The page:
• Key Northern and Southern personalities, including Abraham Lincoln, Jefferson Davis, Ulysses S. Grant, Robert E. Lee, Thomas Jonathan "Stonewall" Jackson, William Tecumseh Sherman, and Joseph Wheeler.
  • Social, economic, and political conditions that affected citizens during the Civil War.
  • Alabama's role in the Civil War (Montgomery as the first capital of the Confederacy, Winston County's opposition to Alabama's secession).
Skills:
Students are able to:
  • Locate key places and events on a physical and political map.
  • Identify and analyze the causes of political conflict Identify key people and explain their role throughout the Civil War.
  • Describe and draw conclusions about the war affected the citizens of the United States.
  • Interpret and define the role of Alabama in the Civil War.
Understanding:
Students understand that:
  • There were many factors that led to the Civil War.
  • Key people and ordinary citizens contributed to and were impacted by the Civil War.
  • Alabama responded to, participated in, and was impacted by the Civil War.
Alabama Archives Resources:
Click below to access all Alabama Archives resources aligned to this standard.

Alabama Alternate Achievement Standards
AAS Standard:
SS.AAS.5.11 Define civil war; recognize one or more key figures of the Civil War, including Abraham Lincoln and Jefferson Davis; label a map of the United States with Southern and Northern states involved in the Civil War.
SS.AAS.5.11a - Identifying Alabama's role in the Civil War. Example: Montgomery was the first Confederate capitol.


Social Studies
SS2010 (2010)
Grade: 10
United States History I: Beginnings to the Industrial Revolution
13 ) Summarize major legislation and court decisions from 1800 to 1861 that led to increasing sectionalism, including the Missouri Compromise of 1820, the Compromise of 1850, the Fugitive Slave Acts, the Kansas-Nebraska Act, and the Dred Scott decision. [A.1.a., A.1.c., A.1.e., A.1.f., A.1.g., A.1.i., A.1.j.]

•  Describing Alabama's role in the developing sectionalism of the United States from 1819 to 1861, including participation in slavery, secession, the Indian War, and reliance on cotton (Alabama)
•  Analyzing the Westward Expansion from 1803 to 1861 to determine its effect on sectionalism, including the Louisiana Purchase, Texas Annexation, and the Mexican Cession
•  Describing tariff debates and the nullification crisis between 1800 and 1861
•  Analyzing the formation of the Republican Party for its impact on the 1860 election of Abraham Lincoln as President of the United States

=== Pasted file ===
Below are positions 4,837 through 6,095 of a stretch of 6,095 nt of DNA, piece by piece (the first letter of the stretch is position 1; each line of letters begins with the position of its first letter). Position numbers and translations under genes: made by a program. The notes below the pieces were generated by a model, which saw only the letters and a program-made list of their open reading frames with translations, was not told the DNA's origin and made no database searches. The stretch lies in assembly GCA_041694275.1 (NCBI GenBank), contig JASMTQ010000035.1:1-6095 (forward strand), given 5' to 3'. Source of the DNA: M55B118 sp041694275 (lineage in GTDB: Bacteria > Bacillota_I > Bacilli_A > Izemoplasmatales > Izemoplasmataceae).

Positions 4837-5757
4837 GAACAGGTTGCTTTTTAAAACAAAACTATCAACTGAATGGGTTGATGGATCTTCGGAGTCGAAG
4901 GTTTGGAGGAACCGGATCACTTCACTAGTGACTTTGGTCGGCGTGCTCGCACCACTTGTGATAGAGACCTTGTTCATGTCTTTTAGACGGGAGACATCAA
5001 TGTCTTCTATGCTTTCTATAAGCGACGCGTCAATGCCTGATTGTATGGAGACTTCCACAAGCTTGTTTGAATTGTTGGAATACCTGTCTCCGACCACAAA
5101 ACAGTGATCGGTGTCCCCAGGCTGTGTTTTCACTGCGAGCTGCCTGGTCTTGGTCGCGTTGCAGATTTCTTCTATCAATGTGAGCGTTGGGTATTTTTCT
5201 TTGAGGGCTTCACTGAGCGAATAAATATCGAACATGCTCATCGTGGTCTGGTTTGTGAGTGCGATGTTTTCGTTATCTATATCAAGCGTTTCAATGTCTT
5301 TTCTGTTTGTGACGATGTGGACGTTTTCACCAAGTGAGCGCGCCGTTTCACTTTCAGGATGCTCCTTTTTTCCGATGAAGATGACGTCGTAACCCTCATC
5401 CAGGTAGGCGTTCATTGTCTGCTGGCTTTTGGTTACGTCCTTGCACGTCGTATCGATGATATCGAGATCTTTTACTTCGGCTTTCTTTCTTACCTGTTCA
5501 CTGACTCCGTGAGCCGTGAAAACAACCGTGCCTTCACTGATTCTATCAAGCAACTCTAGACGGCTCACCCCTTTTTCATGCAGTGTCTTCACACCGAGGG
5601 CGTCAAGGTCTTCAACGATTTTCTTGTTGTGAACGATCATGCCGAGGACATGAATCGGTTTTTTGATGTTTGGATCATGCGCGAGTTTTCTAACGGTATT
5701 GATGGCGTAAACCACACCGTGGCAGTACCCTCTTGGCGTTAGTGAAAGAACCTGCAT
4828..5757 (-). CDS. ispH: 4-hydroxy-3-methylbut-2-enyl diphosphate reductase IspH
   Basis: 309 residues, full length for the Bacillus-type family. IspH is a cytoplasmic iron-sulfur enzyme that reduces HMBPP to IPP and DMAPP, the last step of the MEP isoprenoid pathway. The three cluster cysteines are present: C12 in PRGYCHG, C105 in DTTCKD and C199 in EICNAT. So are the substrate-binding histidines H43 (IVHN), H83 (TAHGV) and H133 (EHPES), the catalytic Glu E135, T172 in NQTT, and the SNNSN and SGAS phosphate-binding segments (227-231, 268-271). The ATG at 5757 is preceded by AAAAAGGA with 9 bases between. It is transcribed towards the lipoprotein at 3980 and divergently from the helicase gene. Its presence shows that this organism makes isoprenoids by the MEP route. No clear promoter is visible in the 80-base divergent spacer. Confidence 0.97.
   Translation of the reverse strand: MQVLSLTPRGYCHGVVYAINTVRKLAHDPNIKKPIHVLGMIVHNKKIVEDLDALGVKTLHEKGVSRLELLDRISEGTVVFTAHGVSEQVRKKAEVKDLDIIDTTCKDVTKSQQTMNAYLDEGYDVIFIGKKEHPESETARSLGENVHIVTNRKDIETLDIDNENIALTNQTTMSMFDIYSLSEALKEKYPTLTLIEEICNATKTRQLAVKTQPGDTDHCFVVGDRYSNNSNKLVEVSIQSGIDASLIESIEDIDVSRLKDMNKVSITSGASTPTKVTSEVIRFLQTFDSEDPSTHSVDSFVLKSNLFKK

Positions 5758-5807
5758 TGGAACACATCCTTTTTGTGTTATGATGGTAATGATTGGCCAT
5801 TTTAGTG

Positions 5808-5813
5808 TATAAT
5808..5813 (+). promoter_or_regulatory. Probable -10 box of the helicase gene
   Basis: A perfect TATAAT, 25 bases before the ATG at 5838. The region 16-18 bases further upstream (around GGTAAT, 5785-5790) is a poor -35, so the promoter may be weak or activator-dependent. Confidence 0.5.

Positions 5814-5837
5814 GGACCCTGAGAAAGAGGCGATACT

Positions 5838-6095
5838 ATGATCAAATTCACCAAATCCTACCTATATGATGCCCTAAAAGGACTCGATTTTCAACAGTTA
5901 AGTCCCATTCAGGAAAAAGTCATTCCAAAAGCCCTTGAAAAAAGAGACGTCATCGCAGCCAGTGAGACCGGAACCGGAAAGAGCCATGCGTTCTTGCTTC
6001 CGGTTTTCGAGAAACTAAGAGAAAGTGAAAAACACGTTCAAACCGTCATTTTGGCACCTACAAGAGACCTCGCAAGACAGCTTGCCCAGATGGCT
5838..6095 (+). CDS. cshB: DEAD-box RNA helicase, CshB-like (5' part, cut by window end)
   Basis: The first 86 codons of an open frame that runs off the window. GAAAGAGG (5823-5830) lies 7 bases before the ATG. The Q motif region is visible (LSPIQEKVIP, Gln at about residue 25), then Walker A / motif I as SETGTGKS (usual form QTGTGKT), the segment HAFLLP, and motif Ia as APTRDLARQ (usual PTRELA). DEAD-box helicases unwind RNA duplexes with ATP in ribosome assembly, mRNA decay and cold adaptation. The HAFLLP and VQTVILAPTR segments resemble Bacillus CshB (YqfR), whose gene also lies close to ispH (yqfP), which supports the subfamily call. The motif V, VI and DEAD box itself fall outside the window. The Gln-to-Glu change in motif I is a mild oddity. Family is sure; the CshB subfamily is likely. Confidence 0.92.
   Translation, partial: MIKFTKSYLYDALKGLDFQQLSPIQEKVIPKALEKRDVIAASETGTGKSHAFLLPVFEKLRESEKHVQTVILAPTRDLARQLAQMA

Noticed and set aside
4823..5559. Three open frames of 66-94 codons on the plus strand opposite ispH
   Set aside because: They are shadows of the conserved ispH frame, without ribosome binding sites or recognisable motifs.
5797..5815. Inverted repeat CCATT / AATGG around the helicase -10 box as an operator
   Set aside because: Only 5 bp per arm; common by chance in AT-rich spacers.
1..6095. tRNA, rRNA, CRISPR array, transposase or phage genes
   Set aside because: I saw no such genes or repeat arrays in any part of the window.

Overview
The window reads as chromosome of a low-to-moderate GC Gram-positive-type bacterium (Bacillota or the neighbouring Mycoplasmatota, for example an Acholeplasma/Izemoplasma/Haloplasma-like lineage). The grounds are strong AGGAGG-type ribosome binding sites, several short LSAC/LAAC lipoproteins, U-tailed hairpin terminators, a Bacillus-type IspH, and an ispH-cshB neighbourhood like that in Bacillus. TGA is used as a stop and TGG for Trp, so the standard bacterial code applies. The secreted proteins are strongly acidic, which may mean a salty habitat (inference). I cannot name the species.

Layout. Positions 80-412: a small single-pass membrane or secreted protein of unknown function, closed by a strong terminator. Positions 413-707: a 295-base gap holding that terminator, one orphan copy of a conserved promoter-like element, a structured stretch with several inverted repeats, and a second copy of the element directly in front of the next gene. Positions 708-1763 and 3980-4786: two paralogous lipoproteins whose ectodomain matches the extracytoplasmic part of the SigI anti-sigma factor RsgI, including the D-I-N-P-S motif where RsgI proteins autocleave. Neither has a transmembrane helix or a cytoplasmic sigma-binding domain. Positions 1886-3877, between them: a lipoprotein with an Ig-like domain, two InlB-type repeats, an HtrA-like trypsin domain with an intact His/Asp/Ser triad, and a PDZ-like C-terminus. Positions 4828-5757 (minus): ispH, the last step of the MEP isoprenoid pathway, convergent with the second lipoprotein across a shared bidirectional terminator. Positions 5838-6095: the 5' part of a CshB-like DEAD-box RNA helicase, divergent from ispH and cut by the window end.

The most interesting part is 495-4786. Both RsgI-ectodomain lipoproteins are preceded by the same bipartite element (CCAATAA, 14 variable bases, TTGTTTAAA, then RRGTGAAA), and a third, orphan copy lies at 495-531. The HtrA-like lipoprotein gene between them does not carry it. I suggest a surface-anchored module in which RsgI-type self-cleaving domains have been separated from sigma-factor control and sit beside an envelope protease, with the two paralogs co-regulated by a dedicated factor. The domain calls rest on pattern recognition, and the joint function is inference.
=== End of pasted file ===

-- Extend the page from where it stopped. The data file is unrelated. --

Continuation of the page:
Insight Unpacked Content
Strand: Economics, Geography, History, Civics and Government
Course Title: United States History I: Beginnings to the Industrial Revolution
Evidence Of Student Attainment:
Students:
  • Analyze the causes for increasing sectionalism in the United States prior to the Civil War, including legislative, judicial, social, political, and economic causes.
Teacher Vocabulary:
  • legislation
  • act
  • secession
  • annexation
  • cession
Knowledge:
Students know:
  • Major legislation and court decisions from 1800 to 1861 that led to increasing sectionalism, including the Missouri Compromise of 1820, the Compromise of 1850, the Fugitive Slave Acts, the Kansas-Nebraska Act, and the Dred Scott decision.
  • Alabama's role in the developing sectionalism of the United States from 1819 to 1861, including participation in slavery, secession, the Indian War, and reliance on cotton.
  • Westward Expansion from 1803 to 1861 including the Louisiana Purchase, Texas Annexation, and the Mexican Cession.
  • Tariff debates and the nullification crisis between 1800 and 1861.
  • The formation of the Republican Party for its impact on the 1860 election of Abraham Lincoln as President of the United States.
Skills:
Students are able to
  • Summarize major legislation and court decision from 1800 to 1861 that led to increasing sectionalism.
  • Describe Alabama's role in the developing sectionalism of the United States from 1819 to 1861, including the participation in slavery, secession, the Indian War, and reliance on cotton.
  • Analyzing the Westward Expansion from 1803 to 1861 to determine its effect on sectionalism.
  • Describe tariff debates and the nullification crisis between 1800 and 1861.
  • Analyze the formation of the Republican party for its impact on the 1860 election of Abraham Lincoln.
  • Explain the significance of the 36'30 parallel in relation to the Missouri Compromise, Sectionalism, and Manifest Destiny.
Understanding:
Students understand that:
  • There were important events that led to increased sectionalism, including legislation and court decisions, the role of new land acquisition and the spread of slavery into new territories, and these issues that led to the formation of the Republican Party.

Alabama Alternate Achievement Standards
AAS Standard:
SS.AAS.10.13- Define sectionalism; recognize major legislation and court decisions that increased sectional tensions prior to the Civil War.


Tags: slavery
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Author: Ginger Boyd